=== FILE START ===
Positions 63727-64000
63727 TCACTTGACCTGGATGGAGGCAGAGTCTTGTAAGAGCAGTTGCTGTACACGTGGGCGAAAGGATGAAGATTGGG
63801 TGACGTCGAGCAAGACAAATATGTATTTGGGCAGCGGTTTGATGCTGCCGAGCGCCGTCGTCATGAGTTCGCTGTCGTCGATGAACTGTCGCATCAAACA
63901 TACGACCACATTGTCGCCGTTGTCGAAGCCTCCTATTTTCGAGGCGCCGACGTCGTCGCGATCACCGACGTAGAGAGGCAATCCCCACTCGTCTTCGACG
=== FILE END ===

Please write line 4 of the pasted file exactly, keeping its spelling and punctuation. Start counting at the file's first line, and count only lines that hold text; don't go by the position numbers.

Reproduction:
63901 TACGACCACATTGTCGCCGTTGTCGAAGCCTCCTATTTTCGAGGCGCCGACGTCGTCGCGATCACCGACGTAGAGAGGCAATCCCCACTCGTCTTCGACG